Archive - Oct 21, 2013


Hilton Report

Aunt Olla called yesterday morning.

"I just read in the Fargo paper that gays can get married!"

Yes, I said, in Minnesota, at least.

"Well, isn't that nice!" 

She informed me that her schedule was clear enough so she could see company again. I wasn't aware that it had been full, but I usually go in once per week. So, I went in yesterday afternoon. 

I was digging in her desk drawers looking for her wallet, which she very successfully hides from herself and everybody else, when I came across an envelope of pictures from the 1920s through the 1940s. I had never seen the pictures before, and many of them had no writing on the back describing who was in the picture.

I started handing the photos to Aunt Olla. The stories came back, ones I have never heard. One picture was of Olla and a friend rowing a boat on Lake Koronis in 1943.

"Oh!" Olla said, "Helen told me the dirtiest joke that day!"

Seems a man was in the shower and a knock came at the door, so he grabbed a picture off the wall to cover himself with while answering the door. The person at the door kept staring down at him and so the naked man said, "What you looking at?"

Turns out the frame was empty.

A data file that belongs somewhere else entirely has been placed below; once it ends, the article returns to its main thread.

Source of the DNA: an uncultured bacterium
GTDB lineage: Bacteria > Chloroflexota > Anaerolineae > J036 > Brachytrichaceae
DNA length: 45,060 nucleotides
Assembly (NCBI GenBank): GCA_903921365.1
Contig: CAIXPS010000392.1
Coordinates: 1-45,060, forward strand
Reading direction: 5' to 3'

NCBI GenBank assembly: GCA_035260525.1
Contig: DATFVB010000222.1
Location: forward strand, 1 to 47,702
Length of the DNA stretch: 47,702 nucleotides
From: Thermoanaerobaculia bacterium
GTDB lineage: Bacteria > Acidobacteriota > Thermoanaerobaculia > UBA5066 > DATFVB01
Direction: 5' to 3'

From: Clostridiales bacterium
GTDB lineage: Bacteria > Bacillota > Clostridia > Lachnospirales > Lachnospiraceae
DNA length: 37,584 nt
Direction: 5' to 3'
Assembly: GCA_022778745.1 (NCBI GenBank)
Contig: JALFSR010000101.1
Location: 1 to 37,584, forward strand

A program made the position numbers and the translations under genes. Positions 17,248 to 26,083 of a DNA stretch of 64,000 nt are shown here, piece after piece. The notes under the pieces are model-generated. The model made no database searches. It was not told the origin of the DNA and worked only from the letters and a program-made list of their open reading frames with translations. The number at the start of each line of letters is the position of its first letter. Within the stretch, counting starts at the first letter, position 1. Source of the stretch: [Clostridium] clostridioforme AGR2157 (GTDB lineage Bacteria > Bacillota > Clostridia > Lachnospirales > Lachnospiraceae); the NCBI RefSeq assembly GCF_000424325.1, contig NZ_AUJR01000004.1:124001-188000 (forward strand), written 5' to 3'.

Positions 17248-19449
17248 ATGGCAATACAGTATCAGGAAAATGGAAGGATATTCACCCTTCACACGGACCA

That's a pretty racy joke, at least by Aunt Olla's standards. 

I found two pictures of a boyfriend I never knew she had. "He was a nice guy, but not very bright. I didn't..." and she faded off shaking her head.

She's complaining about her hair, which is pretty long. I set up appointments, but then I think she cancels them because she's certain that all the hair dressers have taken to drink. Not sure what to do about that. Breathalyzer? 

Bring back home ec

I don't think some young people today know how to boil an egg. A good article here

When I went through high school, junior high home economics was still cooking and sewing. Nothing wrong with that at all. But it was also completely segregated. Although some girls had rebelled in the 1970s and registered for industrial arts, only one did in our class and she was resisted by the administration of the time. One year later, thanks to her example, everything changed and several boys enrolled in home economics without resistance. (I should note that the upper grades featured a lot of girls taking construction trades, etc.) 

What should not have changed is the downplaying of nutrition, food preparation and the running of a household. Credit card use should be an entire chapter. Savings. Insurance. Stocks. 

We did taxes as seniors, and that was useful. 

Most of us just need training getting through daily life, much less learning algebra.